It is extremely important to inspect the Harley rear wheel spokes for proper tightness at regular maintenance intervals. If Harley spoke wheels become and remain loose from neglect, it can not only be very damaging to the wheel, but riding conditions will become extremely dangerous.
If you have never experienced riding on loose Harley rear wheel spokes, it is an unnerving feeling. You will have a lack of control and feel completely unstable, especially when leaning. It is more common to have spokes loosen in the Harley rear wheel. This gives you an uncontrolled, shifting, feeling beneath you.
Checking for correct Harley spoke wheels tightness or tension is not difficult to do. You will need to invest in a spoke wrench. It is not an expensive tool. You don’t need to purchase it from Snap On or Mac Tools. If you search online, you will see that there are a number of options. Also, another option is to purchase the tool from Harley Davidson. The factory service manual for your year and model should list a Harley part number for the specific tool for your spoked motorcycle rim.
We do not recommend using a standard open end wrench for spoke adjustments. This type of wrench will often flex and does not cover enough surface area to turn the spoke nipple. Trying to use a standard, open end wrench will typically result in stripping the flats of the adjusting nipple.
To check or adjust spokes, you will need to secure the motorcycle and raise the Harley rear wheel that is to be inspected. Use the valve stem as a starting reference point. Then, make small adjustments on any loose spokes as you make your way around the rim. Never over tighten any, one area of the rim as you will render the rim out of true.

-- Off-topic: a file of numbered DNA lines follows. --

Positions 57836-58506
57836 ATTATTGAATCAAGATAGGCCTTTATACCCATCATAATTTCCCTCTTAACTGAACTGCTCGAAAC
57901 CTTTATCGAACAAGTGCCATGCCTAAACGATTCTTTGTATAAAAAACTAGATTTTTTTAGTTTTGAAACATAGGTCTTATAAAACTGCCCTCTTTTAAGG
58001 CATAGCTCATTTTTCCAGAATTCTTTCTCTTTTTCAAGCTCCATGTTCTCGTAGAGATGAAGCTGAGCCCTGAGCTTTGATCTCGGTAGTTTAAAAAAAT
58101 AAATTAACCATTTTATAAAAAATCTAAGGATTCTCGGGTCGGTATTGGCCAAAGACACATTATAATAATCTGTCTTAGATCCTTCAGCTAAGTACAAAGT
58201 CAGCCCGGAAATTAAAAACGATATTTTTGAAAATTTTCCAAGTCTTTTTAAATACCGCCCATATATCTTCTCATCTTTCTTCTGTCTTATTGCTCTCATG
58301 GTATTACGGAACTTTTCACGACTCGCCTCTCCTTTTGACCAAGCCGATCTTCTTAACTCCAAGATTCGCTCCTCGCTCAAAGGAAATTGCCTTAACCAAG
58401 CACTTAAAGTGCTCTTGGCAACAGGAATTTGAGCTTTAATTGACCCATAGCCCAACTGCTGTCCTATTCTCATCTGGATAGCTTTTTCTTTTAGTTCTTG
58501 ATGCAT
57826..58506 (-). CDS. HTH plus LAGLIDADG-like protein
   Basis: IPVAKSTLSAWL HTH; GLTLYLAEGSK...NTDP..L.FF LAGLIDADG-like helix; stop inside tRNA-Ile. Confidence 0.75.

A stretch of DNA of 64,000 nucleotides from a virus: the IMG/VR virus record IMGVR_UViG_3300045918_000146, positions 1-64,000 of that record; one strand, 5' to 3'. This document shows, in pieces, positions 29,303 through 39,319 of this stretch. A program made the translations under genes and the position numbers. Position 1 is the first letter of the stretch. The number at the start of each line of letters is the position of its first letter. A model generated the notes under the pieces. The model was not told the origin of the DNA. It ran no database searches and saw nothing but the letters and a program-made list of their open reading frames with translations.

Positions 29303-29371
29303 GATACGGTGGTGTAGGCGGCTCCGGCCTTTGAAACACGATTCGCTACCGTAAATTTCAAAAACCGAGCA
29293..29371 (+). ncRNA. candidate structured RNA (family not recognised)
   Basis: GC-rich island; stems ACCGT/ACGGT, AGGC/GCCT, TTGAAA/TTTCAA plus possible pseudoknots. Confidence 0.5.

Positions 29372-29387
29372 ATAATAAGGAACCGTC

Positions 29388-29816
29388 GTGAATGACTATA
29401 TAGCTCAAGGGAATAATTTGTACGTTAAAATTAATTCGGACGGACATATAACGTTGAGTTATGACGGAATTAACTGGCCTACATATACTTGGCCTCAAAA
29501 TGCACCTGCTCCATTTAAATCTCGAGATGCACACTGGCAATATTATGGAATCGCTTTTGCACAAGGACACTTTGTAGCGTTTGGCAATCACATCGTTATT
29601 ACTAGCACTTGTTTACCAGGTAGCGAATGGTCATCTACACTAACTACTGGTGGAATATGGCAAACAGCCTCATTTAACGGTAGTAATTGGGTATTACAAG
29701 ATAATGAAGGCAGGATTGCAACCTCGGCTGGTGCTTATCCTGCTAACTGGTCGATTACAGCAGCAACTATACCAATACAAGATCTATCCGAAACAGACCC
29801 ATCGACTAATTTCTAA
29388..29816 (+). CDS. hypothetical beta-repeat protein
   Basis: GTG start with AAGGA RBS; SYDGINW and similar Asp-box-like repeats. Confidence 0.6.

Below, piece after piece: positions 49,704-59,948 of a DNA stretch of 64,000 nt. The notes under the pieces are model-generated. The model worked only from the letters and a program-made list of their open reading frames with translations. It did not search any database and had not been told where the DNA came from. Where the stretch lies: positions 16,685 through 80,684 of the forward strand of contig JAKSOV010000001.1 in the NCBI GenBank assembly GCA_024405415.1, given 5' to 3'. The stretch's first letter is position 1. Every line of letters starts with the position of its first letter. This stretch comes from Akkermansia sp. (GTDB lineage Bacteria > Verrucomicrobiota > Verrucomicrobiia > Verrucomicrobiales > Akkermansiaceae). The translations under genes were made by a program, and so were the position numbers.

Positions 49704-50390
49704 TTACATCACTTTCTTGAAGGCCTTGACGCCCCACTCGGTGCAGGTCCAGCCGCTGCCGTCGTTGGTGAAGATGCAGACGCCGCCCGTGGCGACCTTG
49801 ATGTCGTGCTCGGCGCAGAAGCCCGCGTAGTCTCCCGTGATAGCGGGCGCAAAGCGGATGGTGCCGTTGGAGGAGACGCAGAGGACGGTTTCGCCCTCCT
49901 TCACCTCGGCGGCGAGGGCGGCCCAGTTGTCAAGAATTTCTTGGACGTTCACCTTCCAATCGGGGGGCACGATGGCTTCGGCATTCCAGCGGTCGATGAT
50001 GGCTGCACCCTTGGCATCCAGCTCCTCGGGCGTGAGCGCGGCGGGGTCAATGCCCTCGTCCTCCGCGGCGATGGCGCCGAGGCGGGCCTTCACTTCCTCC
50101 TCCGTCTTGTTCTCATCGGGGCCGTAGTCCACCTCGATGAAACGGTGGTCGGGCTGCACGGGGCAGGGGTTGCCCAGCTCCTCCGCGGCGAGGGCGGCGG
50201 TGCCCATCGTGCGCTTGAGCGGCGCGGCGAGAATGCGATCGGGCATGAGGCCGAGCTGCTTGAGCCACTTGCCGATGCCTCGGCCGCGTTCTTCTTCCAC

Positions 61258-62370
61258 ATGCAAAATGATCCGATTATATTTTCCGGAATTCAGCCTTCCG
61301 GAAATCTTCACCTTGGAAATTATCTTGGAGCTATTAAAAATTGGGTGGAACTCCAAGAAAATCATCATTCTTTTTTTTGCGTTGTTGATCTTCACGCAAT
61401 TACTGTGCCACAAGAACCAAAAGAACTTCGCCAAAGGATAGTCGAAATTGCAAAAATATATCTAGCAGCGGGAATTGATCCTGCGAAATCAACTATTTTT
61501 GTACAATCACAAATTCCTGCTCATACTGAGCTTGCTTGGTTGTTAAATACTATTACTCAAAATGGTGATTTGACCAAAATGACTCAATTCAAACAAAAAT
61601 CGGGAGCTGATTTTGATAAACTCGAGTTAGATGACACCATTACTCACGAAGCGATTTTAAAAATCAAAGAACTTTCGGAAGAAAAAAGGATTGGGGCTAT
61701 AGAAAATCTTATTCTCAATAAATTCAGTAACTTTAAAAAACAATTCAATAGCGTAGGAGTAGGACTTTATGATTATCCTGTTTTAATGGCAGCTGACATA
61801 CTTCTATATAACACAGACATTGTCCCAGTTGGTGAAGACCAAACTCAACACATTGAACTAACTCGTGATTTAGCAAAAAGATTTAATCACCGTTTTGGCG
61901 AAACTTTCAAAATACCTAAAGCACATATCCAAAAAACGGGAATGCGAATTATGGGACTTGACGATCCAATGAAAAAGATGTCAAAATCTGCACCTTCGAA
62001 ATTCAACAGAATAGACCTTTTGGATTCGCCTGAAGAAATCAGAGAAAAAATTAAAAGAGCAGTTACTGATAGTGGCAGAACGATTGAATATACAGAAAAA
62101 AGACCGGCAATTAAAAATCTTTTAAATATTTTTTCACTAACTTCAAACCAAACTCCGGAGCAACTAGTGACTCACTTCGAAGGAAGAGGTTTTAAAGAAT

A rim that has many loose spokes will need to be professionally re-trued. This means, stripping the Harley spoke wheels so that the rim can be mounted on a trueing stand. Here a mechanic can use a dial indicator to continuously measure radial and lateral run-out as the spokes are tightened and adjusted. Lateral run-out is side to side movement of the rim. Radial run-out (also called “hop”) is up and down movement of the rim.
We, all too often, see riders running tires that are well beyond worn.
Here is a list of times when motorcycle tires should be replaced:
- Sidewall puncture
- Damage that can not be repaired
- Tire with a puncture larger than 0.25 inches
- Tires more than 7 to 10 years old
- Weather-checked (cracked around the circumference), often due to UV or fluorescent exposure
- Tire that has been run with exceedingly low pressure (damage is typically seen as a circumferential ring that looks “rubbed in”)
- Tire with cuts or slices
- Tire with missing tread blocks
- Tire that is worn (less than 2/32 of an inch of tread in any area)
- Tires displaying tread wear indicators
- Tires that have cross section significantly altered (flatter or more pointed due to uneven wear)
- Tires that are feathered or cupped and are making noise or exhibiting a choppy ride; some front tire cupping is normal, but a worn tire may exhibit severe feathering
If you are unsure about the condition of a Harley rear wheel, ask your mechanic. It is good to know somebody that is trustworthy and not simply trying to make a quick sale.